Her Majesty’s Revenue and Customs (HMRC) are planning to introduce a scheme known as domestic reverse charge which will change the way VAT is collected in the building and construction industry. It’s intended to make sure VAT is properly paid, closing loopholes for fraudsters. 
 
Customers receiving building and construction services will have to pay the VAT to HMRC, rather than to their supplier. The new charge will cover services that are reported under the Construction Industry Scheme (CIS), but won’t affect consumers. 
 
The legislation and guidance were published in November 2018, following a long consultation. The charge was due to be introduced on 1 October this year, but HMRC has now announced that implementation will be delayed until 1 October 2020. 
Why delay the reverse charge? 
HMRC said that the long lead-in would allow businesses time to make changes to their administration processes and to cover any possible impact on cashflow. 
 
Accounting processes also need to be updated to make sure that VAT is correctly allocated, and that customer billing is clear. 
 
Announcing the delay, HMRC said that industry representatives had raised concerns that businesses would not be ready to implement the change. 
 
What is included in the domestic reverse charge? 
The new domestic reverse charge will affect supplies at the standard or reduced VAT rates where CIS reporting is needed. 
 
Supplies between sub-contractors and contractors, as described by CIS, will be included unless they are supplied to a contractor who is an end-user.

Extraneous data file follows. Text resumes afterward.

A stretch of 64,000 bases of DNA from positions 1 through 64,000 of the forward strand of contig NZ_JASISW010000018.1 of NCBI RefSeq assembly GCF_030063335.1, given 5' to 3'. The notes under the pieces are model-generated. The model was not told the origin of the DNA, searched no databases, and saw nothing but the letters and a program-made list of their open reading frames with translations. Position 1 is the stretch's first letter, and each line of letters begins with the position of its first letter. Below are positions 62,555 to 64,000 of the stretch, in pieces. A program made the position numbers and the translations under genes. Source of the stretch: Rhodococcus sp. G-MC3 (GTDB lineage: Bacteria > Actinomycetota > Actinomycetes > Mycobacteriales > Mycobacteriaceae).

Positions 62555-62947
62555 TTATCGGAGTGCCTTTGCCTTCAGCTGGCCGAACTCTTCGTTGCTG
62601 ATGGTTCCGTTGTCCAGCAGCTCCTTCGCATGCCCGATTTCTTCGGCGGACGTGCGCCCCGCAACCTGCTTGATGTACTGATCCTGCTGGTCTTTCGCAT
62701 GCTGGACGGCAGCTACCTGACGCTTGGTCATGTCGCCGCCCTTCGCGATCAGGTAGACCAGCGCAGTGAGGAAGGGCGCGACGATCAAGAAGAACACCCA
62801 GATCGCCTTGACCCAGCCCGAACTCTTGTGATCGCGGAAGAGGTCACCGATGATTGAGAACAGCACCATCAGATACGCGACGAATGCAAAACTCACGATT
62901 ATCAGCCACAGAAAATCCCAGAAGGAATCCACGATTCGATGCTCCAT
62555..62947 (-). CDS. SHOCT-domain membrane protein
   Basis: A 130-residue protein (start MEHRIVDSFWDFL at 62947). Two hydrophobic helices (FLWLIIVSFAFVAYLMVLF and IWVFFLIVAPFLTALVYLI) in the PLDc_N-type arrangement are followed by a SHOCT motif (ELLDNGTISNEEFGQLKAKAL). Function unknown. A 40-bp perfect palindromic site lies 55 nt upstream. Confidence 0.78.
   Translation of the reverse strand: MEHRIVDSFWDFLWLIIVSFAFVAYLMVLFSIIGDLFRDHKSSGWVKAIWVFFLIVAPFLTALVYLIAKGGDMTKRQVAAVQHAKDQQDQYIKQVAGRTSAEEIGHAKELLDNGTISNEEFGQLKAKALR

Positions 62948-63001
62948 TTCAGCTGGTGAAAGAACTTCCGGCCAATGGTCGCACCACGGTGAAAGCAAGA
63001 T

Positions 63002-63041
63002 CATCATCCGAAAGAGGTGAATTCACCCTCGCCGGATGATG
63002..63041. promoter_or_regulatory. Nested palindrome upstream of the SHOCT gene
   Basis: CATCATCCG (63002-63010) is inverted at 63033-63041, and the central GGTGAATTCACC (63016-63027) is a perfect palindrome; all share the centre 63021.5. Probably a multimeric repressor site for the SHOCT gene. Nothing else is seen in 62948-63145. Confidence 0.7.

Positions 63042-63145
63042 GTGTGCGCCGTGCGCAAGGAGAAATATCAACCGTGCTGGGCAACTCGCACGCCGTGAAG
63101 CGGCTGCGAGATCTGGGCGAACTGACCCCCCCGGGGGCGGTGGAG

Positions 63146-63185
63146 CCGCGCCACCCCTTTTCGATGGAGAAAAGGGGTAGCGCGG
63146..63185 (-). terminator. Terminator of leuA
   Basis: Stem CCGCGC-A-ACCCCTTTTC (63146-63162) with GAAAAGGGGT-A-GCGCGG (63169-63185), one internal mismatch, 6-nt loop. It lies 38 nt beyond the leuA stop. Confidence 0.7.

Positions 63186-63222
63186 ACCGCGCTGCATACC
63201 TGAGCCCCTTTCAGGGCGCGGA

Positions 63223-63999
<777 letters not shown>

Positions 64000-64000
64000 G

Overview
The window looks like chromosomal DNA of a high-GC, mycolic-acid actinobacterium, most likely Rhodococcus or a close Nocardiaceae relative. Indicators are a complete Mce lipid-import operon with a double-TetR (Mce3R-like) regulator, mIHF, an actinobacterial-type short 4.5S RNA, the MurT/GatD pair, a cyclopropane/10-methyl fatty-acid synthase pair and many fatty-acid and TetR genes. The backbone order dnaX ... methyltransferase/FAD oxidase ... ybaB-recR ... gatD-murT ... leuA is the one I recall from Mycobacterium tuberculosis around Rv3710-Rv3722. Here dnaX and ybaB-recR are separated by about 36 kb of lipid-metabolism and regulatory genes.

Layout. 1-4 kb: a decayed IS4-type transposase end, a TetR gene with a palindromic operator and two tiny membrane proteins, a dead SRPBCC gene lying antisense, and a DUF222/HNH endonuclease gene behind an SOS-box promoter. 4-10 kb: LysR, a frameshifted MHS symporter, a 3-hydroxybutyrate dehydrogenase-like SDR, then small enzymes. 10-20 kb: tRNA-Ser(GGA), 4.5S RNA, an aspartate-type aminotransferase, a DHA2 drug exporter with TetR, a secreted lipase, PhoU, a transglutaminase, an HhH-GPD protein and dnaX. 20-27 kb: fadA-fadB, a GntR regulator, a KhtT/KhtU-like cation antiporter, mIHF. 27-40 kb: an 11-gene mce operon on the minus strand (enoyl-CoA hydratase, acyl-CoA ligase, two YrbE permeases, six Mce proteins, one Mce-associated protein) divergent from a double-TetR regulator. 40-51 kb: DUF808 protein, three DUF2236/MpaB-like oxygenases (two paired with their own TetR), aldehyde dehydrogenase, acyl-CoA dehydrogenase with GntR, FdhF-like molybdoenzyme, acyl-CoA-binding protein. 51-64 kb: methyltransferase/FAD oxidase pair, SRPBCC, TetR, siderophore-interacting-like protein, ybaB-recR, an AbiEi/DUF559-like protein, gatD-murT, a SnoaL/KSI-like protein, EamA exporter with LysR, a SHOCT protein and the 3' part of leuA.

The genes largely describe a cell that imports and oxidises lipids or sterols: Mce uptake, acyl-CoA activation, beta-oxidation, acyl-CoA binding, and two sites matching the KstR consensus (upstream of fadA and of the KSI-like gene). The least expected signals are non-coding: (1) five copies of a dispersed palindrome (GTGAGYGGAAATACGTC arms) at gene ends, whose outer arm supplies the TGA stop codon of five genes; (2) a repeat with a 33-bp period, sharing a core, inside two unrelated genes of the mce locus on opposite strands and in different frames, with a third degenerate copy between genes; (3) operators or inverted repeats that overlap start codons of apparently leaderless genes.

Who is an end-user? 
If someone will use the building or construction services for themselves, rather than selling them on as part of their own building or construction business, they will normally be an ‘end-user’. 
 
Landlords, tenants and some other connected users can also be treated as end users. 
 
Mixed supplies 
If there is a reverse charge element, everything supplied will be subject to the domestic reverse charge. So, for example, an invoice including both materials and labour will all be subject to the reverse charge. 
 
What are the implications of the reverse charge? 
If you are a supplier, you will need to validate your sub-contractors for CIS purposes as usual. You will also need to check your customer’s VAT status and confirm whether they are the end user. It will be important to keep a record of these steps. 
 
If the customer isn’t VAT registered or is an end-user, then nothing will change, and you will continue to charge 20% VAT on income. 
 
If your customer is VAT registered and is not an end-user, then the reverse charge will apply. 
 
Your invoices will have to clearly state when the reverse charge is being applied. Your VAT-registered customers will have to charge themselves VAT and then claim relief in the normal way, using the reverse charge tax rate. 
 
If your business is in building or construction, we will be happy to help you prepare for the introduction of the domestic reverse charge in 2020, just give us a call
Tagged as: VAT
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